Porcini,. cepe, penny bun, steinpilz, Herrenpilz,
prawdziwek…..These are only a few of the many names throughout the world for boletus edulis (“edible mushroom”). I don’t know why we don’t have a name for it. Porcini seems to be our name of choice. Perhaps it’s the influence of the large migrant Italian population.
Eaten and prized for centuries, porcini are among a group of wild mushrooms that have yet to be cultivated commercially. And here comes the detour but I need to talk about the too-often-found menu description: “wild mushrooms.” Most often these are cultivated mushrooms—a portabella, though good, is not a wild mushroom. I know that almost everything we eat was at one time a “wild” food until we learned to grow it but unless it was foraged, it’s not a wild mushroom. It doesn’t mean they’re not good. It only means that it isn’t “wild”.
Enough of the lecturing, please…
Porcini appeared at our local farmer’s market so a splurge was in order. Porcini are used in all manner of ways. Since I recently wrote about asparagus risotto, I thought of a dish of pasta for the porcini instead. (“Mmmmm...porcini risotto…”). I have been making fresh pasta lately, but you don’t have too, of course. Any pasta you choose will work. If you want to make fresh pasta and need a recipe, one follows. It makes 9 ounces of dough, which when cooked, makes a sizable portion for two. Oddly, it works out just right for three people. Since our youngest daughter is home, it will be enough for the three of us. But she’ll get vegetables. She’s not a mushroom person. And since this is a splurge, I’m using some light cream to finish the sauce.
If you want to bolster the mushroom flavor, you can make a little broth using a few dried porcini mushrooms. Simmer the mushrooms in one cup of water. Season the water with ¼ teaspoon light soy sauce. Cook until reduced by half. Slice the hydrated porcini and add them to the pan with the fresh porcini. Add the mushroom broth when adding the cream.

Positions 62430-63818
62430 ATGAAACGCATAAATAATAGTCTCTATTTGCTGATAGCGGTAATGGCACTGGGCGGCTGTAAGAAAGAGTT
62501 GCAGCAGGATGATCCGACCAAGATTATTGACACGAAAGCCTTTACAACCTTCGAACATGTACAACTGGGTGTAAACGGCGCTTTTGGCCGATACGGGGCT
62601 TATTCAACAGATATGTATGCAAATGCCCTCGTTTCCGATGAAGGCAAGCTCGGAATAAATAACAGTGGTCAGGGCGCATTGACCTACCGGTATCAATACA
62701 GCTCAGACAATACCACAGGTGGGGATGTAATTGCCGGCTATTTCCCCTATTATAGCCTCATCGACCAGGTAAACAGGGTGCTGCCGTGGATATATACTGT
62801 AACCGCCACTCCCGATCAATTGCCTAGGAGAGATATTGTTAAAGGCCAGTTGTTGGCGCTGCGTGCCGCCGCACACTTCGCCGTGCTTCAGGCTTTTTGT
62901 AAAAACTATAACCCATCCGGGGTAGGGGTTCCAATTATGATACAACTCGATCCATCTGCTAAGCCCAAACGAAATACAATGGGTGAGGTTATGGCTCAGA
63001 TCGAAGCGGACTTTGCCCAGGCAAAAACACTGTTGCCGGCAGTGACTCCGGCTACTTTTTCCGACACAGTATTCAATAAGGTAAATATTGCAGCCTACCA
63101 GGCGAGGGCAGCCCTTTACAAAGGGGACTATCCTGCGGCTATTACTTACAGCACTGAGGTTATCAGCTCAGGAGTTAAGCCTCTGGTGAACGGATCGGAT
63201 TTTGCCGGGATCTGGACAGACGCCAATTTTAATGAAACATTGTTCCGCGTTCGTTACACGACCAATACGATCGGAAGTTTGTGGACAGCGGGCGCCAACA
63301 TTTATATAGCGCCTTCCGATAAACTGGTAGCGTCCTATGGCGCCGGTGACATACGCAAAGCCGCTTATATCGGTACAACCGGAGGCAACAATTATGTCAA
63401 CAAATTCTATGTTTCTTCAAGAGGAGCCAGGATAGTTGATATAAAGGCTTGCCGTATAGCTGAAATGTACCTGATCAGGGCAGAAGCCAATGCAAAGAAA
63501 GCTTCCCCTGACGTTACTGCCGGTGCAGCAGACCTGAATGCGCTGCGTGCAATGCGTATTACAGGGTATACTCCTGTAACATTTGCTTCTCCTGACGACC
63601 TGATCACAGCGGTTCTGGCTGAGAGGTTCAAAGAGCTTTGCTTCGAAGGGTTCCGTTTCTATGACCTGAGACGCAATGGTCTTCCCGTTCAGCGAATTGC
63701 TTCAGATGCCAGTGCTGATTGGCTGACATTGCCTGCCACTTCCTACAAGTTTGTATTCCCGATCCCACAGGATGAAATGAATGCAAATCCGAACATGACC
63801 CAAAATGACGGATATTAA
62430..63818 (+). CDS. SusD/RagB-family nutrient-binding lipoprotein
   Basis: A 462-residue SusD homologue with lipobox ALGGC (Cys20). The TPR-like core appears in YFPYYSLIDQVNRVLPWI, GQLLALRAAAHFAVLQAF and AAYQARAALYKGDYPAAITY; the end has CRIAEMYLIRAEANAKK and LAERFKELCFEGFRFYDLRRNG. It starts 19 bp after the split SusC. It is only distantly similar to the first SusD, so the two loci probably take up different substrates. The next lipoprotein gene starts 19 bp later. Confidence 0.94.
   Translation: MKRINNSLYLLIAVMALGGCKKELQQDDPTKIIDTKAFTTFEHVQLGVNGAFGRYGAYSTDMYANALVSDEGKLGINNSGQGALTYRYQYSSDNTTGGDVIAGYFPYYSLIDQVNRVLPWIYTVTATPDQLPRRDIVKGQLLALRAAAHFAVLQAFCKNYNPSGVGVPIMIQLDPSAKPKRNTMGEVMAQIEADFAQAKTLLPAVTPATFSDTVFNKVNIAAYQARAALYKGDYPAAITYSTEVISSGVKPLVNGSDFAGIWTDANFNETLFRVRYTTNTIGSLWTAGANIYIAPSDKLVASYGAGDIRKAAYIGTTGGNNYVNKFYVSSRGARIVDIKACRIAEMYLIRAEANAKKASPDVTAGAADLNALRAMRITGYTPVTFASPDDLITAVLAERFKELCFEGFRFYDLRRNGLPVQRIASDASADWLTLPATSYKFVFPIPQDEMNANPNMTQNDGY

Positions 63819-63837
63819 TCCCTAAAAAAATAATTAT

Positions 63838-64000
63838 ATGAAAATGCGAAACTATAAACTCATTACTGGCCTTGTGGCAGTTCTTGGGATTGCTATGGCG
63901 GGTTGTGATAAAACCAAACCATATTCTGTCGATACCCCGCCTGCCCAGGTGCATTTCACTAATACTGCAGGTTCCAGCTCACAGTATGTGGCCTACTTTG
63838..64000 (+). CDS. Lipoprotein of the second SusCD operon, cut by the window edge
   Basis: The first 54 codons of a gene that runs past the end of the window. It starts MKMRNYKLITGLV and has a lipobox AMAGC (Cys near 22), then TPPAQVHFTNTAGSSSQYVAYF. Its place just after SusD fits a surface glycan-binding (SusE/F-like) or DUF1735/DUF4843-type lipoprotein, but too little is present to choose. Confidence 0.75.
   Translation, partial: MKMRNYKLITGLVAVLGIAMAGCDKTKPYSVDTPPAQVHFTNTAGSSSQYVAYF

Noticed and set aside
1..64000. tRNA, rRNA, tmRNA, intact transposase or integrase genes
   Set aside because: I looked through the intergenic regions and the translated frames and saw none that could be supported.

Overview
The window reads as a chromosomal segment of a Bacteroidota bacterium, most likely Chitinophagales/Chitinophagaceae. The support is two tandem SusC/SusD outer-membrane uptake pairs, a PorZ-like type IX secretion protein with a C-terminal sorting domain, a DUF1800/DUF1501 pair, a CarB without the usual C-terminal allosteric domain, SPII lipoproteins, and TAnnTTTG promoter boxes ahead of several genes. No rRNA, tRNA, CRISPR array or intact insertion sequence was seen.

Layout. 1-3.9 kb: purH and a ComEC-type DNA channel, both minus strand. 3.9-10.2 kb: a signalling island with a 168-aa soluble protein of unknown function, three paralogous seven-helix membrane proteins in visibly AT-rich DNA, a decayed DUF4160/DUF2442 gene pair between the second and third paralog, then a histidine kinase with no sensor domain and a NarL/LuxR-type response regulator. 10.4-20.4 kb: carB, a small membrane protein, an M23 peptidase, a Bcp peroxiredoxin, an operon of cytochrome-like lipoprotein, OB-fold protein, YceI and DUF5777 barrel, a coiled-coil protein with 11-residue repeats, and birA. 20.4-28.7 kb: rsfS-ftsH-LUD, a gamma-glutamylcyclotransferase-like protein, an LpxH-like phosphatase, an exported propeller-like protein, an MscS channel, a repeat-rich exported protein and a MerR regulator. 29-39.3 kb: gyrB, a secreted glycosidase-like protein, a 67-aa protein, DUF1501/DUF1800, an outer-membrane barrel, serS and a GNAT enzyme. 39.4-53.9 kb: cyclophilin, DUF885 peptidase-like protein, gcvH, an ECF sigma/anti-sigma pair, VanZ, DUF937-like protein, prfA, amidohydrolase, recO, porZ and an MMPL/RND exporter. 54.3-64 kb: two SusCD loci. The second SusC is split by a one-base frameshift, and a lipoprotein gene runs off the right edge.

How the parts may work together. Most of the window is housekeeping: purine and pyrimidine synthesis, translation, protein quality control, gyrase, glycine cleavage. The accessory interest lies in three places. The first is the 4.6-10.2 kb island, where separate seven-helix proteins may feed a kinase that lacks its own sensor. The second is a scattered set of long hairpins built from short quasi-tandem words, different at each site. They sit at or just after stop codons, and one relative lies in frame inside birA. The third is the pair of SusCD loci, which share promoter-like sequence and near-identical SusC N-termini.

4 or 5 ounces Porcini mushrooms
1 Tablespoon minced shallot
1 teaspoon chopped garlic
1 teaspoon chopped fresh thyme
salt and ground black pepper
¼ cup white wine
¼ to 1/3 cup light cream
2 Tablespoons grated Parmesan cheese
¼ teaspoon salt
Olive oil, for cooking
1. Place a pot of lightly salted water over high heat. When the water boils, add the pasta and cook according to the directions on the package. (If using fresh pasta, cook the pasta for 3 to 4 minutes.
2. Clean the porcini with a paper towel. Slice off the bottom of the stems. Slice the mushrooms into pieces. Place a medium-sized sauté pan over medium-high heat. Swirl in 2 tablespoons olive oil. Add the shallots and cook until they begin to soften, about 1 minute. Add the garlic and cook until fragrant, about 30 seconds. Add the porcini. If the pan gets dry, add a little more olive oil. Add the thyme to the mushrooms, season with salt and black pepper and continue cooking until the mushrooms soften, about 5 or 6 minutes, depending on the thickness of the sliced mushrooms. Pour the white wine into the pan; cook until the wine is reduced by half. Add the cream and the Parmesan cheese; reduce the sauce slightly. If the pasta isn’t ready, remove the pan from the heat. (If the sauce gets too thick, you can thin it by using some of the pasta water).
3. When the pasta is ready, drain it and add it to pan. Toss the pasta with the mushrooms and sauce. Divide the pasta between two bowls and serve.
2 cups all purpose flour
¼ teaspoon salt
1. Place the flour and salt into the bowl of a stand mixer. Using the paddle attachment. mix the flour and salt together. On low speed, add the eggs and mix until a ball of dough is formed. Remove the dough from the mixer. Knead the dough on a lightly floured surface until it comes together and is smooth. Wrap the dough in plastic wrap and refrigerate for at least an hour before rolling and cutting the pasta. (This can also be made in a food processor with the plastic blade or by hand).
*”You eat the choice boletus:” Martial, 1st Century A.D.